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New TV over IP possible

By ipedan

Section: News

February 11, 2005

Five years after Brandeis began providing cable television for every student on campus, Information Technology Services (ITS) is piloting a program that can bring it to the computer screen.

Announced to campus media last week after inquiries from the Hoot, the pilot begins Monday and will allow students to view Comedy Central, FOX 25, and Owl Vision, a channel run by ITS, using a Java applet in their web browsers. The system, known as IPTV, transmits television signals as data over the campus computer network.

System Services Manager John Turner told the Hoot that he received test equipment from Video Furnace, a small Illinois-based company, at the end of winter break. ITS initiated a search for a new system because the existing five-year cable contract with Comcast ends this fall. Turner said that if testing goes well, IPTV will be launched next semester in place of the current coaxial cable distribution system.

If the system is implemented, Brandeis will join a handful of other colleges using the system, including Northwestern University (NWU) and Dartmouth University, both of which do not have dorms wired for traditional cable TV. The Hoot was unable to find any school implementing Video Furnace that already has an existing cable infrastructure.

We are not the pioneer of this technology. NWU has had this for over 2 years, and many other institutions have been using Video Furnace, Turner said. Several other universities have been using other forms of IPTV. We will be one of the few Universities to deploy this technology to the desktop and we feel that now is the right time to get into it.

Features

Because IPTV operates on personal computers, anyone with a properly configured Windows, Macintosh, or Linux computer will be able to watch television, a welcome addition for some students without TV sets.

Im excited about IPTV because I dont have a TV in my room, and now I could watch on my computer, Beth Wexelman 07 said. Its better then nothing.

It will also allow Brandeis to better manage the channel lineup, according to Turner.
In the current system, Brandeis receives a feed from Comcast of the same programming offered to the Needham community. Eleven foreign language channels are injected into the feed, and then distribution equipment sends the signal to cable drops around campus. In the new system, according to Turner, Comcast will still deliver the signal to campus, but it will then be transferred to the Video Furnace devices in order to be distributed to the campus. Cable television jacks will no longer work.

In a 2001 interview with the Justice, Chief Information Officer Perry Hanson said that with the current equipment, adding or replacing a channel in the lineup will cause static on the channels directly above and below. With Video Furnace, channels will be handled by separate servers and there will be no interference problems.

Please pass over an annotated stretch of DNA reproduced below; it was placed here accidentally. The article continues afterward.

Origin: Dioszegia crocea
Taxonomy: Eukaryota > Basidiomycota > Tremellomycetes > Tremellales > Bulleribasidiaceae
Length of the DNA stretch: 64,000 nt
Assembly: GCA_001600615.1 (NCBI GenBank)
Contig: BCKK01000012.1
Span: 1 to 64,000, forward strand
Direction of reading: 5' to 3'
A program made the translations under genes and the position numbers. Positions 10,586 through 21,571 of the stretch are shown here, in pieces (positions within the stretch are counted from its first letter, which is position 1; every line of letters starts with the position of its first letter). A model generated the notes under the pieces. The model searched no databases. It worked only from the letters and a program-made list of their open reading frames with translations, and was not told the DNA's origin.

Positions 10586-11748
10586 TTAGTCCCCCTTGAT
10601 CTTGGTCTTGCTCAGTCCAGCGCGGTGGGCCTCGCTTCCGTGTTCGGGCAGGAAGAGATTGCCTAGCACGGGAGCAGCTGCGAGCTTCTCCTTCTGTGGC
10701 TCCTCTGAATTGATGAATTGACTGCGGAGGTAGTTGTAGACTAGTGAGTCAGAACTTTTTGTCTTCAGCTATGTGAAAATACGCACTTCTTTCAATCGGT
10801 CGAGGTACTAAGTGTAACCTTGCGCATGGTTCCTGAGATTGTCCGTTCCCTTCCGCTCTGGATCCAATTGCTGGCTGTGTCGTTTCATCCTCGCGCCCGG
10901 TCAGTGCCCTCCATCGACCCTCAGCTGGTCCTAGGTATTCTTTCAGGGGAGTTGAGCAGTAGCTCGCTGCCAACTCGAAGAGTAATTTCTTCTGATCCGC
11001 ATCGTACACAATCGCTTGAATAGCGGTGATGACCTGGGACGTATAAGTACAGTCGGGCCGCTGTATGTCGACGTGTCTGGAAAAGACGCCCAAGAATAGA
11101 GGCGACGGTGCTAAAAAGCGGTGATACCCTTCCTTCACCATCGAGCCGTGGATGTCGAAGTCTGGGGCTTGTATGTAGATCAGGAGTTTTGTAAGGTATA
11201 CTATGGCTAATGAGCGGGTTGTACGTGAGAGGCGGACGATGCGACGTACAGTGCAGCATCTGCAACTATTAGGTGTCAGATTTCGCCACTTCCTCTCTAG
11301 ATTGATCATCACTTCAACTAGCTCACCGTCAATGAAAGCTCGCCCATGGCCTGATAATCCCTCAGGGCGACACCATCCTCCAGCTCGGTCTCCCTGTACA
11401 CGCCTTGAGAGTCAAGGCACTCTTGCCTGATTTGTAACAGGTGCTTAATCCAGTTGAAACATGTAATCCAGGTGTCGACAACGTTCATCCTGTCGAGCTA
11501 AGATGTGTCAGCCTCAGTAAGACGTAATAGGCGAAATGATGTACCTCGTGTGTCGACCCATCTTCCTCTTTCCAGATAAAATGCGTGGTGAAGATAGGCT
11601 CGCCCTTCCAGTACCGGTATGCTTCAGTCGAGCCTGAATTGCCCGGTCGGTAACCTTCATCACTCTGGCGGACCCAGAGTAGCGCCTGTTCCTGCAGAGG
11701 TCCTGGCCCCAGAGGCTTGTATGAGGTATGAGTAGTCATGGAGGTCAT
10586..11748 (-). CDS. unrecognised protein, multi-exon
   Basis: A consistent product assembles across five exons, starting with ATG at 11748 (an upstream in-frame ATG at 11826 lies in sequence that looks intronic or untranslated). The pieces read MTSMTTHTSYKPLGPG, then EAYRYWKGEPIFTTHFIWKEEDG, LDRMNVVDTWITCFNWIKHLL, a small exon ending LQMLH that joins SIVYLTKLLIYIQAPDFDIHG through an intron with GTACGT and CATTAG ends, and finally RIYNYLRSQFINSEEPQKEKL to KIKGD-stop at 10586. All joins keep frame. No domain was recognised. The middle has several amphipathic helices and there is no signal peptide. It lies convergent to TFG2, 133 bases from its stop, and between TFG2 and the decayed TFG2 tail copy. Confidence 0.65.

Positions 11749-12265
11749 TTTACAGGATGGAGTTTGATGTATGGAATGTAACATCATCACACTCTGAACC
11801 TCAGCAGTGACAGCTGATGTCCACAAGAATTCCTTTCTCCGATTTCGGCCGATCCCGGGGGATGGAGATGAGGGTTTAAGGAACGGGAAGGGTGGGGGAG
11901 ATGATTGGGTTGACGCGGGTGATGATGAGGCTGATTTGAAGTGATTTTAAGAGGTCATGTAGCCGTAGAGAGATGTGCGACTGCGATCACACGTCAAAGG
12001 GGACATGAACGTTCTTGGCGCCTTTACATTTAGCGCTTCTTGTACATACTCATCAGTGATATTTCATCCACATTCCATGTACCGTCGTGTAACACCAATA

We have some 70 odd channels and most of those channels go unwatched completely, said Turner. Right now we dont have the flexibility to get rid of those. Comcast doesnt allow us to remove a channel from the lineup, we can only replace it. With the new system, we would only carry the channels that people watch.

Because the new system loads in a web browser, students will be able to watch multiple channels at once and independently control volume on each channel. The Hoot, which had pre-release access to the system, tested this feature by watching three channels at once. Video and sound quality did not degrade.

The software also displays a program guide that shows what is playing on each channel. To change channels, a user simply double clicks on the title of the program. Hanson believes that this feature, and the ability to watch television wherever there is a network connection, will hopefully have a positive affect on the utilization of those channels.

Associate CIO Anna Tomecka, who oversees the Video Furnace project, says that she hopes with the easy availability of this technology professors will start using it to stream videos to their students.

Brandeis currently offers 60 channels of programming and has ten channels reserved for on-campus usage. Currently only BTV65 broadcasts programming. Channel 63 displays a loop of two announcements. The channels have not been used for professors to distribute video. According to Hanson, the new system will make local programming easier.

[It] is really about the flexibility and ease of use of the new technology, said Hanson. The management capabilities make it much, much easier for us to afford to provide content on IPTV.

However, Student Union Treasurer Aaron Gaynor 07, who has been investigating the technology, questions the value of new local broadcast capabilities. While saying that professor programing is very plausible, he adds that, how many professors are actually going to take advantage of it is questionable. Some professors are pretty tech-savvy, and some dont even know how to use WebCT.

Northwestern Experience

Unlike Brandeis, Northwestern had no pre-existing coaxial cable infrastructure. It would have cost over $2 million to install cable in the dorms at NWU, according to David Carr, Director of Telecommunications and Network Services in an article in Network World Fusion in 2003.

Carr said a rack of 20 Video Furnace servers sit in the schools network operations center, each encoding a single channel of television. The servers use a technology called multicast, a method of sharing one set of data with multiple client computers, to keep the schools network from being overloaded. It takes only a few seconds to download the Video Furnace player, according to Carr.

Turner explained how multicast worked. If we have 20 channels and 20 people connect to each one of those 20 channels thats the maximum bandwidth. If 100 people connect beyond that, it doesnt change, he said.